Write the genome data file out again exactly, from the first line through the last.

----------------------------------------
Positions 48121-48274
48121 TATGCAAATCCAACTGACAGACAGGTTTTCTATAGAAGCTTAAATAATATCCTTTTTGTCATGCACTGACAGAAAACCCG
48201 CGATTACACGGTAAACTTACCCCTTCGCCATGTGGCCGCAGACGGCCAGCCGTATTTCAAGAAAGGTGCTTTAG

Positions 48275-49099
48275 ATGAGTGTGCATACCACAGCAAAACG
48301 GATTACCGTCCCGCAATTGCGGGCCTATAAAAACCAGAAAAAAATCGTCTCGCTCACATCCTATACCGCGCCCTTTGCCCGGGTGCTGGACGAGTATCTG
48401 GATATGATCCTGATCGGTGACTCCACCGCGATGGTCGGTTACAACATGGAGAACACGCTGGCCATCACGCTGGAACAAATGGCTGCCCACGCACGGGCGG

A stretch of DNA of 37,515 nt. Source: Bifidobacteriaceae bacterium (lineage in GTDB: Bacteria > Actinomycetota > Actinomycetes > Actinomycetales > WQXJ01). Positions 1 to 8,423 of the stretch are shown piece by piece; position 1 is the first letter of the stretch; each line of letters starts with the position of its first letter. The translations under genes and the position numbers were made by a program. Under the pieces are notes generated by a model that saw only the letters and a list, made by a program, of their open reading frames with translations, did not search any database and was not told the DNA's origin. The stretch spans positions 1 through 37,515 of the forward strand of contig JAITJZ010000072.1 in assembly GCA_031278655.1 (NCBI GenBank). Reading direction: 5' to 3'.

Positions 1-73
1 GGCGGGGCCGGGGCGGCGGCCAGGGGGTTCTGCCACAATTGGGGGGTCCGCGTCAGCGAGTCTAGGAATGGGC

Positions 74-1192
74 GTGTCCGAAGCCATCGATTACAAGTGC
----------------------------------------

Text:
Positions 48121-48274
48121 TATGCAAATCCAACTGACAGACAGGTTTTCTATAGAAGCTTAAATAATATCCTTTTTGTCATGCACTGACAGAAAACCCG
48201 CGATTACACGGTAAACTTACCCCTTCGCCATGTGGCCGCAGACGGCCAGCCGTATTTCAAGAAAGGTGCTTTAG

Positions 48275-49099
48275 ATGAGTGTGCATACCACAGCAAAACG
48301 GATTACCGTCCCGCAATTGCGGGCCTATAAAAACCAGAAAAAAATCGTCTCGCTCACATCCTATACCGCGCCCTTTGCCCGGGTGCTGGACGAGTATCTG
48401 GATATGATCCTGATCGGTGACTCCACCGCGATGGTCGGTTACAACATGGAGAACACGCTGGCCATCACGCTGGAACAAATGGCTGCCCACGCACGGGCGG

A stretch of DNA of 37,515 nt. Source: Bifidobacteriaceae bacterium (lineage in GTDB: Bacteria > Actinomycetota > Actinomycetes > Actinomycetales > WQXJ01). Positions 1 to 8,423 of the stretch are shown piece by piece; position 1 is the first letter of the stretch; each line of letters starts with the position of its first letter. The translations under genes and the position numbers were made by a program. Under the pieces are notes generated by a model that saw only the letters and a list, made by a program, of their open reading frames with translations, did not search any database and was not told the DNA's origin. The stretch spans positions 1 through 37,515 of the forward strand of contig JAITJZ010000072.1 in assembly GCA_031278655.1 (NCBI GenBank). Reading direction: 5' to 3'.

Positions 1-73
1 GGCGGGGCCGGGGCGGCGGCCAGGGGGTTCTGCCACAATTGGGGGGTCCGCGTCAGCGAGTCTAGGAATGGGC

Positions 74-1192
74 GTGTCCGAAGCCATCGATTACAAGTGC